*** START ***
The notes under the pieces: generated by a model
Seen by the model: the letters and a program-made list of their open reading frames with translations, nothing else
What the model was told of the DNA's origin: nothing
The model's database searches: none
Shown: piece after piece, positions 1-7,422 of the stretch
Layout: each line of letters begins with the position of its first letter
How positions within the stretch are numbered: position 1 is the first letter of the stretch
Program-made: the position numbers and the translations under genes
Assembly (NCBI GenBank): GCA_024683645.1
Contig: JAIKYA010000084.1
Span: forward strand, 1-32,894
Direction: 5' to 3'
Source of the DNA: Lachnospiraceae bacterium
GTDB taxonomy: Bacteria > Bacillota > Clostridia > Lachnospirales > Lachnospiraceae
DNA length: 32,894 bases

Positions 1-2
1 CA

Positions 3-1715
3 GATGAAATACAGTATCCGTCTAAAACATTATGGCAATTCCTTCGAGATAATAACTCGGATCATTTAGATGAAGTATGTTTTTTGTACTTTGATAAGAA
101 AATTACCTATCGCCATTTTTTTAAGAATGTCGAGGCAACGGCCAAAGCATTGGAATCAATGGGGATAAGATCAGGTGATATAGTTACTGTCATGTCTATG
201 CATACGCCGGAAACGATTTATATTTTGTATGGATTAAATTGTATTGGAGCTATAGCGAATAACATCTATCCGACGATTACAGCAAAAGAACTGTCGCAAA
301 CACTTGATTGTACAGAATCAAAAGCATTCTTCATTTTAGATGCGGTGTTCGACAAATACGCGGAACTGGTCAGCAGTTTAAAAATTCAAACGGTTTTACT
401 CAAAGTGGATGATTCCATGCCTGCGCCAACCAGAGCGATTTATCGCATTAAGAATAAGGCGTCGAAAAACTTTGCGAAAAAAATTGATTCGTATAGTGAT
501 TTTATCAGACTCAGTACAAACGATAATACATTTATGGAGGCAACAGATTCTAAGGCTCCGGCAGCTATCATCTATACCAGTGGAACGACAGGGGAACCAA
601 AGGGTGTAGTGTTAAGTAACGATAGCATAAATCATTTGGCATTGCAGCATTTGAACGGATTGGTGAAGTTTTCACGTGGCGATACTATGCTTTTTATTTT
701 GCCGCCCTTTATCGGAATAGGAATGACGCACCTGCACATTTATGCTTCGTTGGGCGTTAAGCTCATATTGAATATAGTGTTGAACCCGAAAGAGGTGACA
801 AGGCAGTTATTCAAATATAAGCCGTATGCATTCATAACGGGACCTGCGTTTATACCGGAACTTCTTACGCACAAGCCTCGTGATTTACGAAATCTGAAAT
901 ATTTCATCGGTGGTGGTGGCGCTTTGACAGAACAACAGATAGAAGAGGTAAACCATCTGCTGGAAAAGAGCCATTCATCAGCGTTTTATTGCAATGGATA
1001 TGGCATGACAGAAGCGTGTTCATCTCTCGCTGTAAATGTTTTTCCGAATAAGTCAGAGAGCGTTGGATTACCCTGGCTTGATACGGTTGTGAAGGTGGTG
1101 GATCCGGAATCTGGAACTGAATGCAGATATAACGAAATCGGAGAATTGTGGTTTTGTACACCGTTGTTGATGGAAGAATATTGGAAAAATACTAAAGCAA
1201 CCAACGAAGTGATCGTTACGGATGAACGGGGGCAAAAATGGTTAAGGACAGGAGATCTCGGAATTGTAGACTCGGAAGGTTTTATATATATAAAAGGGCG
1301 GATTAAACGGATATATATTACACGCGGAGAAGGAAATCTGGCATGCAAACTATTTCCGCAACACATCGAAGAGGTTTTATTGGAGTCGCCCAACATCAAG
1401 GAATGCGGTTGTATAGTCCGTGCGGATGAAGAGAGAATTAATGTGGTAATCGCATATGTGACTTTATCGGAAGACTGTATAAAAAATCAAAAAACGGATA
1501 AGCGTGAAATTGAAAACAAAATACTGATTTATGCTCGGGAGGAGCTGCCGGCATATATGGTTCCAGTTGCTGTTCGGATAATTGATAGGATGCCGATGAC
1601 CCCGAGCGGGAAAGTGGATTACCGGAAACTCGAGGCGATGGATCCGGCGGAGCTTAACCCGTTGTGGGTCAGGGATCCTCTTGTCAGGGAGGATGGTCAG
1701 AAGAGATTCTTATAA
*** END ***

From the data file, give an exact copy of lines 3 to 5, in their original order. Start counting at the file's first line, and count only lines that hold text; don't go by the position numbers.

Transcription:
What the model was told of the DNA's origin: nothing
The model's database searches: none
Shown: piece after piece, positions 1-7,422 of the stretch